Panamà flag Panamà: Visió econòmica i política

El context econòmic de Panamà

Economic Indicators

Panama's economy is small, very much open, highly diversified, dollar-driven, and highly competitive by regional standards. Before the pandemic, Panama saw significant income growth, with its income compared to the US rising from 33% to 48% over two decades. This was propelled by rapid development fueled by major projects like expanding the Panama Canal and Tocumen airport, along with growth in service and logistics sectors supported by these projects. Panama was hit hard by the pandemic, but the economic recovery has been strong. In 2023, GDP grew by 7.5%, benefiting from high investment particularly in construction. In late 2023, Panama's Supreme Court deemed the new mining contract with copper mine operator Minera unconstitutional, leading the government to declare its intention to shut down the mine. Consequently, GDP growth is forecasted to drop to 2.5% in 2024 before gradually recovering in the medium term (IMF). The anticipated slowdown primarily stems from the closure of Minera, which directly and indirectly accounted for approximately 5% of Panama's GDP.

Since the peak of the pandemic, there has been notable fiscal consolidation. The fiscal deficit of the non-financial public sector decreased from 4% of GDP in 2022 to 3% in 2023. This decline in the deficit-to-GDP ratio was driven by increased revenues, including payments from the copper mine Minera and land sales to the ACP, alongside reduced public investment, although interest payments saw a significant increase. In 2024, the government aims to further reduce the fiscal deficit to 2%, although the target is seen as ambitious by the IMF, considering that the 2024 budget authorizes an increase in spending of 3% of GDP compared to the 2023 outcome. In 2023, gross public debt slightly decreased to 52.8% of GDP and should decrease marginally to 51.4% by 2025 as per the IMF, although increasing deficit budget may reverse the trend. The average inflation rate decreased from 2.9% in 2022 to 1.5% in 2023 and consistently stayed lower than other regional countries. It is estimated to remain at a low level of 2.2% (year-on-year) by the end of 2024 and around 2% in the following years (IMF).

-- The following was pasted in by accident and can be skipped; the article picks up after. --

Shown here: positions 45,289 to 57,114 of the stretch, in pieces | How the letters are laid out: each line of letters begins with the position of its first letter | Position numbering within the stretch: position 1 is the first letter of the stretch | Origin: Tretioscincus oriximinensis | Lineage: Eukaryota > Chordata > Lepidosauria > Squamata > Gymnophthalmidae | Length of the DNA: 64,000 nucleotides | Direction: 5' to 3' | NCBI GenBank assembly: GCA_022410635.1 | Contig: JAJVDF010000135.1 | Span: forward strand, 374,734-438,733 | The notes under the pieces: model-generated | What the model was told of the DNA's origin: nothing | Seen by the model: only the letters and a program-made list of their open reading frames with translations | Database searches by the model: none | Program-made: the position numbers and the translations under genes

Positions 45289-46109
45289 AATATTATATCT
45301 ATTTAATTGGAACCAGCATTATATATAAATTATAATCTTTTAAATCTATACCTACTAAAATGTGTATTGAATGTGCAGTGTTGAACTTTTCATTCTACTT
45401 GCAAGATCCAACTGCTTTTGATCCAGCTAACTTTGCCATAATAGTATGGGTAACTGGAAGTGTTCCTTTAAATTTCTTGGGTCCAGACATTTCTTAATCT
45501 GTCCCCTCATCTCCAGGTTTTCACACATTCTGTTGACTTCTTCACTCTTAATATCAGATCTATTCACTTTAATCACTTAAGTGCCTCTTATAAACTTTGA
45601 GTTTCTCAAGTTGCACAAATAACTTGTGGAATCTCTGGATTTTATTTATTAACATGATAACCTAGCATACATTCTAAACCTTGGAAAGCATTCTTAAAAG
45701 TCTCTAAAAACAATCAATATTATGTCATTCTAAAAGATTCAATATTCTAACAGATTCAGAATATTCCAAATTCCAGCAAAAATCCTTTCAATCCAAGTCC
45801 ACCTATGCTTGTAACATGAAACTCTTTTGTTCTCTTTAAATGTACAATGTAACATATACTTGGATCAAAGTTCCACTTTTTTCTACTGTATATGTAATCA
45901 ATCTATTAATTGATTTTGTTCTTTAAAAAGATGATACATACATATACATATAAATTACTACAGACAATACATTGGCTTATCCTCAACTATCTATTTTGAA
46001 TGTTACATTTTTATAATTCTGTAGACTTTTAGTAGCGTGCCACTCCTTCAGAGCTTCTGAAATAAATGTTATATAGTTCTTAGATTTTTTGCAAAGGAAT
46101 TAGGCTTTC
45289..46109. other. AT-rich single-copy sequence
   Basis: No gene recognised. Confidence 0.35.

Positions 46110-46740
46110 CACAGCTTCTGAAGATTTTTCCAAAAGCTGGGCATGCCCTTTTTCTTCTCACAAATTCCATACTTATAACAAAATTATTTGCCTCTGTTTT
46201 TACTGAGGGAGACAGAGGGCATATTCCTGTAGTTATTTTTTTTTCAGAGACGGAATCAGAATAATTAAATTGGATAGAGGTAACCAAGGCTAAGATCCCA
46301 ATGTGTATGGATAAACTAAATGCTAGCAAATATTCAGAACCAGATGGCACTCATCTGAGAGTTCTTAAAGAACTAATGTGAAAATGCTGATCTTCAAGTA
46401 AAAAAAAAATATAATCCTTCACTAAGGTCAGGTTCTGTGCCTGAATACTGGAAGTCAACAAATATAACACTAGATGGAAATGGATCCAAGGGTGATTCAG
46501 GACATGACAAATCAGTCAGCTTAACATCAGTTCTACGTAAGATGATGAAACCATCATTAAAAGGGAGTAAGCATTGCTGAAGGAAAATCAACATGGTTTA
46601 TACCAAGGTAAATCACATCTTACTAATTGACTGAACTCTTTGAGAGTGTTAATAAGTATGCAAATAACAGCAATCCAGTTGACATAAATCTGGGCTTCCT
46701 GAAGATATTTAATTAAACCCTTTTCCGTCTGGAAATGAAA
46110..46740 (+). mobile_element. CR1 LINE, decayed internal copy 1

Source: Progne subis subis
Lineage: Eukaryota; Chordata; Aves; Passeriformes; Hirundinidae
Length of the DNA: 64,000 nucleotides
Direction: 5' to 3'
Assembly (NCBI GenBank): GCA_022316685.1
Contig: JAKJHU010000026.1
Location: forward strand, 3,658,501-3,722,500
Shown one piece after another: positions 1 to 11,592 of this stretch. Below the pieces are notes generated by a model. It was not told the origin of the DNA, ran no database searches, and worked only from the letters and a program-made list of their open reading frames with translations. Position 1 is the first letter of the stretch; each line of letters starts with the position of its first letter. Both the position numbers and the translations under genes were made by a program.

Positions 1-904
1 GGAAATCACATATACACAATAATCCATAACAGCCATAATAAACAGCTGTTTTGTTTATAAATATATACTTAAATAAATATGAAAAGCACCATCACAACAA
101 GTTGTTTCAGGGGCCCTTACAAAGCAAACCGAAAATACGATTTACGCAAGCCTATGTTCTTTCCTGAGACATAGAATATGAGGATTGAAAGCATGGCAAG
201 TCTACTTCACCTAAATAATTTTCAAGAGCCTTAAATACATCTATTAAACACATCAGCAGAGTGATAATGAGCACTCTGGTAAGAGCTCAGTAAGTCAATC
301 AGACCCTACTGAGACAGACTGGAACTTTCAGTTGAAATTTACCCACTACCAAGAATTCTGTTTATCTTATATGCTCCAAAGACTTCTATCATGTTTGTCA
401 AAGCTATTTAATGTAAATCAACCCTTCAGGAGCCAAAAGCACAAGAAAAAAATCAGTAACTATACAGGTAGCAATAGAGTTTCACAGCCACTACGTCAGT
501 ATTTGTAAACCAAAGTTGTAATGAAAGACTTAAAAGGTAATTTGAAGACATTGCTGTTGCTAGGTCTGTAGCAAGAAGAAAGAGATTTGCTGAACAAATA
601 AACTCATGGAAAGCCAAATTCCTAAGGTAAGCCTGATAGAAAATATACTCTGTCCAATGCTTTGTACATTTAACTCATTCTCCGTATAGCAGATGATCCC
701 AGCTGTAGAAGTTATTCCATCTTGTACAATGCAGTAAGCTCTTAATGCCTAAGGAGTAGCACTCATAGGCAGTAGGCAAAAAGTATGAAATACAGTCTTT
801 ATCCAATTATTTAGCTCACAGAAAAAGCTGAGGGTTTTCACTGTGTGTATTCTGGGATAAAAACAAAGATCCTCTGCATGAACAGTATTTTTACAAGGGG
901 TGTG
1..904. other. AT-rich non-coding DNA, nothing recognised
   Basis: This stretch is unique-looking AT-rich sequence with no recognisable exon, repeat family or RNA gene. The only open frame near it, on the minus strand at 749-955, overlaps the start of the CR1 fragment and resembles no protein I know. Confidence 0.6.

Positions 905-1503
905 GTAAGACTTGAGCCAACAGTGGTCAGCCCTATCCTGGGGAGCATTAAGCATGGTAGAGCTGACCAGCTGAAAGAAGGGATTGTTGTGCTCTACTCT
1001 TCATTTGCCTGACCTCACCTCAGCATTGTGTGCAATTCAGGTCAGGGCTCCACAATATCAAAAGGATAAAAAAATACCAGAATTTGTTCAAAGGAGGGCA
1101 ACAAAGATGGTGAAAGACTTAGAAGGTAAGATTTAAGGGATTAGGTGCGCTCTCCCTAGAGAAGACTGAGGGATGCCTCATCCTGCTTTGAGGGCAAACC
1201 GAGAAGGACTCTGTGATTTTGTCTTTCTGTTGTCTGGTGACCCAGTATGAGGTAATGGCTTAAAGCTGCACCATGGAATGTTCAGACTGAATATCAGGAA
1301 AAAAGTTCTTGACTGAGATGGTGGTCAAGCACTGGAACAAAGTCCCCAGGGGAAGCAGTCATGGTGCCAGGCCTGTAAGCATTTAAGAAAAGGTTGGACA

According to the World Bank, Panama has a GDP per capita (PPP) of USD 39,280; however, despite remarkable progress made by the authorities in recent years, income inequality is among the highest in the region and poverty has increased as a result of the COVID-19 pandemic, especially within the most vulnerable groups. Unemployment, which spiked from 7.1% in 2019 to 18.5% in 2020, fell to approximately 8% in 2023 (IMF). For income convergence to persist, there must be a boost in labor productivity growth. In the 25 years before the pandemic, approximately 75% of Panama's income improvement compared to the U.S. stemmed from a rise in the employment-to-population ratio, rather than faster labor productivity growth. However, it's expected that the increase in the employment-to-population ratio will slow down in the future. According to the IMF, attracting FDI, enhancing educational quality, and decreasing informal employment are crucial steps to foster labor productivity and growth.

 
Main Indicators 20222023 (E)2024 (E)2025 (E)2026 (E)
GDP (billions USD) 76.5283.3887.3591.7397.31
GDP (Constant Prices, Annual % Change) 10.87.32.53.04.0
GDP per Capita (USD) 17,41018,72619,36920,09221,058
General Government Balance (in % of GDP) -3.8-3.0-3.5-2.8-2.0
General Government Gross Debt (in % of GDP) 53.752.254.155.154.3
Inflation Rate (%) 2.91.51.72.02.0
Unemployment Rate (% of the Labour Force) 8.87.48.48.07.7
Current Account (billions USD) -3.001.69-1.80-3.11-3.27